Being first on the Internet is serious business. (Or so a hundred million comments would have me believe.) So who posted the first iPhone 4S shots to the Web?
The question turned out to be harder to answer than I expected. While it was easy enough on some sites (Flickr, for example) it was damn near impossible on others (Facebook). Let's start with the easy stuff.
Flickr scans the EXIF data from uploads to track the kinds of cameras people are using. It leads to all sorts of interesting data analysis, but also made it easy for them to tell us which 4S photo was the first uploaded to their site. Turns out, they were all taken by Apple. People downloaded the 4S example photos Apple released and re-uploaded them to Flickr. Er. We don't care about those.
The first original upload to Flickr? It was this photo of a parking structure taken by some blogger named John Gruber who managed to get his hands on the iPhone 4S before it was released to the public. Good job, John Gruber! I hope you appreciate the traffic I am sending to your web log.
Instagram is iPhone-only. (That is, unless you're cheating.) It's ridiculously popular with iPhone users, and so naturally it was going to have some early 4S photos. I asked Instagram to track down the first photo posted from a 4S. They think they found it, and it turns out that it comes from none other than Apple marketing boss Phil Schiller, who posted this one some five weeks ago. And yeah, that iPhone 4S camera is a hell of a marketing tool, Phil.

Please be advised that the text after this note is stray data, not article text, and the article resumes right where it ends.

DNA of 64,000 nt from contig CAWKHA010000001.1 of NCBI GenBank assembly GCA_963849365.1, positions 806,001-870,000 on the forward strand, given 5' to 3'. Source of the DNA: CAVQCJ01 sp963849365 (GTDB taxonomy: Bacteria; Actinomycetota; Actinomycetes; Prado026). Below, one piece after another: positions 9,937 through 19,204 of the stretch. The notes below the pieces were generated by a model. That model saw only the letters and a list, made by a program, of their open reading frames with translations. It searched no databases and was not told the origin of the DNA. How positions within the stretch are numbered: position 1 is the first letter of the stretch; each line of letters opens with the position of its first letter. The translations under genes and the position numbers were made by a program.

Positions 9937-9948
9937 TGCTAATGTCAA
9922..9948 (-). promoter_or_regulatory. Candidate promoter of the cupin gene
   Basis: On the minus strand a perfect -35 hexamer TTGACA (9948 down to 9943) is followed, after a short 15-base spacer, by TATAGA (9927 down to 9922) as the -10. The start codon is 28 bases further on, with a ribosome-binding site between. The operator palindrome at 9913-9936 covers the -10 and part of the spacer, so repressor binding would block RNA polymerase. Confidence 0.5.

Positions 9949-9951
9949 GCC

Like Flickr, Picasa scans EXIF data and lets you sort by the camera type used to take a photo. It also lets you sort by date—although that's a bit flakey. Having said that, this was the first photo I could find using those parameters that was taken with an iPhone 4S. It's of an iPhone 4S box, surprising! It was taken October 14 by David Peacock.
Twitter and Facebook posed bigger challenges. I tried to get Facebook to track down the first public photo posted there, but no dice. (Facebook did thank me for thinking of it, which was nice. You are welcome, Facebook.) Twitter has a public API, and so that seemed like a snap. But because Twitter doesn't use a sequential numerical system to track its photos, you'd have to grab them all and then sort through millions of photos to find the first one with iPhone 4S EXIF data.
So lacking hard evidence from Facebook or Twitter, I'm just going to assume that I posted the first photos from a 4S to both. Check it out, an owl from the San Francisco Zoo eating a rodent.
That is, unless you can prove me wrong. Can you prove me wrong?
Post links to examples of photos from a 4S camera posted to photo sharing services prior to October 14 in the comments below, and we'll update this post with them.
You can keep up with Mat Honan, the author of this post, on Twitter, Facebook, or Google+.